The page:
After having spent nearly a month travelling around the North and the East of Ethiopia, I was eager to finally visit the South – a region so entirely different, that it resembles little the rest of the country.
The Lower Omo Valley is home to many of the country's remaining tribes, still living very authentically in rather primitive ways in remote and somewhat inaccessible villages, even with the arrival of tourism to the region about a decade ago. In 9 days, I had a chance to base myself in Arba Minch and from there, start a 6-day visit to the region – a truly unforgettable experience!
Ethical questioning – Should I stay or should I go?
I had a good three-week gap between visiting the North and the South of Ethiopia, as I travelled through the Horn of Africa region, in Somalia and Djibouti, followed by 10 days in the Middle East. By the time I had left and crossed into Somalia, I was feeling really torn, and still unsure on whether I should return to pay the South of Ethiopia a visit or not... There were two contributing factors making up for my indecisiveness. The first one was the “bad taste in my mouth" left after being constantly treated like a walking cash machine in most cities of the North, which was not only exhausting, but also prevented me from creating real connections and experiencing real local interaction.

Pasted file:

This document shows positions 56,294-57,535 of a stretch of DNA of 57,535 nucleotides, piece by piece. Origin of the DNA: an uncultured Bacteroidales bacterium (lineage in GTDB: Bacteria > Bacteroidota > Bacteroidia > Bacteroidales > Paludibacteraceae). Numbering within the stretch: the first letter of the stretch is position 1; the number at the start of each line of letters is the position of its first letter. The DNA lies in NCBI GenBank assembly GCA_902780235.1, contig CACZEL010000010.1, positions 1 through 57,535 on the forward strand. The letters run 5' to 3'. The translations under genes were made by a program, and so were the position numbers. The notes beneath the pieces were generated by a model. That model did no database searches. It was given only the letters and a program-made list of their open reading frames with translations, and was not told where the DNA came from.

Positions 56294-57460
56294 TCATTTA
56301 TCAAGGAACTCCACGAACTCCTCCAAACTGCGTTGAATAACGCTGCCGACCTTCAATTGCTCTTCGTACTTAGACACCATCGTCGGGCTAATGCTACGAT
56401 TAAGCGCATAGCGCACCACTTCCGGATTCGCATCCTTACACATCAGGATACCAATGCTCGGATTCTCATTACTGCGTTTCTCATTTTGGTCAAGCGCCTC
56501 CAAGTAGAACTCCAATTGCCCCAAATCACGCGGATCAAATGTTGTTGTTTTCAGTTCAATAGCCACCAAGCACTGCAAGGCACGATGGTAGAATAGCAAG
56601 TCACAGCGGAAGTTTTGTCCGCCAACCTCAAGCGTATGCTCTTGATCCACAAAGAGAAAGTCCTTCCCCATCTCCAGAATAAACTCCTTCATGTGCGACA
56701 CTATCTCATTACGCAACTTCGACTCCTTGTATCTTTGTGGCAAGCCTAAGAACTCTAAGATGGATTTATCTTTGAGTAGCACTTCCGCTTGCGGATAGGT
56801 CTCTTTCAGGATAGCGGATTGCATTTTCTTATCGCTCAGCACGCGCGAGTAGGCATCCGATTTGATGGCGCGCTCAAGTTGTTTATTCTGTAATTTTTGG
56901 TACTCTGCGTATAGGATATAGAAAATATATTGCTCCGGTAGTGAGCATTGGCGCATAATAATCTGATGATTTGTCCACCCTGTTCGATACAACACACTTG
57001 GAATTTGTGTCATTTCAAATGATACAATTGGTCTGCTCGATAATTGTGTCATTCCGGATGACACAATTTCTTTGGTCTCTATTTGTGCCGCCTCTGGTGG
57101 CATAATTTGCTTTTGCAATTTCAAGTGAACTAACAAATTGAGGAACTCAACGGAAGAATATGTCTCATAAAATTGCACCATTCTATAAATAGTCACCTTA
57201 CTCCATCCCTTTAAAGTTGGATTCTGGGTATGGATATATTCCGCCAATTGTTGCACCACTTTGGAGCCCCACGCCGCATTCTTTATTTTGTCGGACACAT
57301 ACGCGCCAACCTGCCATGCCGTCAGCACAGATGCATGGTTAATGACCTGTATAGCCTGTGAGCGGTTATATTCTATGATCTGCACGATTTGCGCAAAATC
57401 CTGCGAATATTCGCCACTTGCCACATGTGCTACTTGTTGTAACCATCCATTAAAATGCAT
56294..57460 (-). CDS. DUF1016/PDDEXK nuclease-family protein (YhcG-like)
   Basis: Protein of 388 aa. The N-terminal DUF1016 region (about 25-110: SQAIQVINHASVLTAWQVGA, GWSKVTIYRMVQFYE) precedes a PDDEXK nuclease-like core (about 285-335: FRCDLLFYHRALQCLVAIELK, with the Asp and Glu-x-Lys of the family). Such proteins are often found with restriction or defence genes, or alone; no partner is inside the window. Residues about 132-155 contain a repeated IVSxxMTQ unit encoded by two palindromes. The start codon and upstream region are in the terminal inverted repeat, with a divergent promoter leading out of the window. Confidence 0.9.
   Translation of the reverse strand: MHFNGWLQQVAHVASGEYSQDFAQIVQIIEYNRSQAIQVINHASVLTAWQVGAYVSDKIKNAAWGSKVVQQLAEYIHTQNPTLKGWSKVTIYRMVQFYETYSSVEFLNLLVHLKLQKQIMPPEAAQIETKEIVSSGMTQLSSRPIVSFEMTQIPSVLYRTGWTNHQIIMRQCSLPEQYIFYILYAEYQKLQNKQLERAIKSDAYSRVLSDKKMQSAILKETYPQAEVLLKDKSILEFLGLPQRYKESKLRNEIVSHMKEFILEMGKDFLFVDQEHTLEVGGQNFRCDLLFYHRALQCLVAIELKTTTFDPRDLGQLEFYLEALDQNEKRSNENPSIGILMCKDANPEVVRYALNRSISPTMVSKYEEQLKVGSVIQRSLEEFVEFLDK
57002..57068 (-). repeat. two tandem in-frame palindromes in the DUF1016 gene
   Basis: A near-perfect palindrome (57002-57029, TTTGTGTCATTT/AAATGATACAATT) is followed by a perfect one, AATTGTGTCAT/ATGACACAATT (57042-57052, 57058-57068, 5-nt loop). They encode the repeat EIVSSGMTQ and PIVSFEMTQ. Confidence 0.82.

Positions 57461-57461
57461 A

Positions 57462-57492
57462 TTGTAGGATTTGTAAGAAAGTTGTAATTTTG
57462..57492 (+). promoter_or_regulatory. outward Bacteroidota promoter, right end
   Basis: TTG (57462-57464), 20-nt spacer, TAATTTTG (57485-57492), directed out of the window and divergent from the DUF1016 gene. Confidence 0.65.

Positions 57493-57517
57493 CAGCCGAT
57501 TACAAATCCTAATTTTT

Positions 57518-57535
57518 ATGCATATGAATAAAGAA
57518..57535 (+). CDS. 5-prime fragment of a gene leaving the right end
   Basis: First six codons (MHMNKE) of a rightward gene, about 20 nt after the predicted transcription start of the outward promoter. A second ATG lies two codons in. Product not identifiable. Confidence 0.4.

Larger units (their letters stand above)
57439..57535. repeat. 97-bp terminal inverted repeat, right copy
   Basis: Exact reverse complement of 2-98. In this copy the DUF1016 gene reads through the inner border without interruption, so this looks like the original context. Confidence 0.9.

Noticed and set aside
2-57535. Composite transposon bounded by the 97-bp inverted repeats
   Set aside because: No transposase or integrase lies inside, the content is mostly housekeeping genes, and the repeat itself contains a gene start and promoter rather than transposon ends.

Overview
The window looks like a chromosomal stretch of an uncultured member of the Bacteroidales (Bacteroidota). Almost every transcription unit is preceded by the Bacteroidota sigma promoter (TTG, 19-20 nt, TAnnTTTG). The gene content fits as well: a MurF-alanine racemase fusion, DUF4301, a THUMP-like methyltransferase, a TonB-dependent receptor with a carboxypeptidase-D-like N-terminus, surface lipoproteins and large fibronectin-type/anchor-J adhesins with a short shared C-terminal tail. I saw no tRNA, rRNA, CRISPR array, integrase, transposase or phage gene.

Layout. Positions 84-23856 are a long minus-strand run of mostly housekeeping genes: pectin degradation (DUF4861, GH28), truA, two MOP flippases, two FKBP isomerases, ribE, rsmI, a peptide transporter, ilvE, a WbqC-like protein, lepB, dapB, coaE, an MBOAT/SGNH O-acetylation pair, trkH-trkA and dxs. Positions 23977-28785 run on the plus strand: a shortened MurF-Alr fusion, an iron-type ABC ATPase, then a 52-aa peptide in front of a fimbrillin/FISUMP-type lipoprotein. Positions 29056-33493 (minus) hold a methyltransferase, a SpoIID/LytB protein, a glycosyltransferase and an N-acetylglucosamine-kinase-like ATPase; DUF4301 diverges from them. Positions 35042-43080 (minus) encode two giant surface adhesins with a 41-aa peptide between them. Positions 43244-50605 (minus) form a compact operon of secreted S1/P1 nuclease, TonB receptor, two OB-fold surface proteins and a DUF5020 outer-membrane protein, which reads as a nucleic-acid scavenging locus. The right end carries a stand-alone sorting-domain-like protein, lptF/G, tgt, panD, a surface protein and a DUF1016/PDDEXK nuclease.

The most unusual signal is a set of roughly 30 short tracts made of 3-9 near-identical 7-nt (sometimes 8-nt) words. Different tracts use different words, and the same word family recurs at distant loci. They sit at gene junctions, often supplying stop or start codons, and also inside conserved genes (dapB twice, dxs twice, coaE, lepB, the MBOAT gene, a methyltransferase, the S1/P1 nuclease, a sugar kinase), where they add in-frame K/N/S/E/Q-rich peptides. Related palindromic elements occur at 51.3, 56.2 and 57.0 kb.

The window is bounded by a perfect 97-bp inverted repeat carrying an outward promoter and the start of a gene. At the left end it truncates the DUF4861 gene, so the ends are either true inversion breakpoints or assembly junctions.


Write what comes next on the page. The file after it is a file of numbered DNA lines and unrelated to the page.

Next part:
The other was the fact that most people and guidebooks report the tribes in southern Ethiopia and the experience visiting them as a bit of a “human safari”, where visitors reach the villages on jeeps, pay some rather high costs (high in comparison to the general costs in the region) to enter the villages, and rather than learning much about what they are seeing, they just spent a bit of time there, selecting people to get paid pictures from, and then leave, moving on to another similar experience.
That is most certainly not the sort of travelling I am used to and supporting such an industry didn't strike me as the greatest of ideas, even less so under the really high costs some tour operators charge.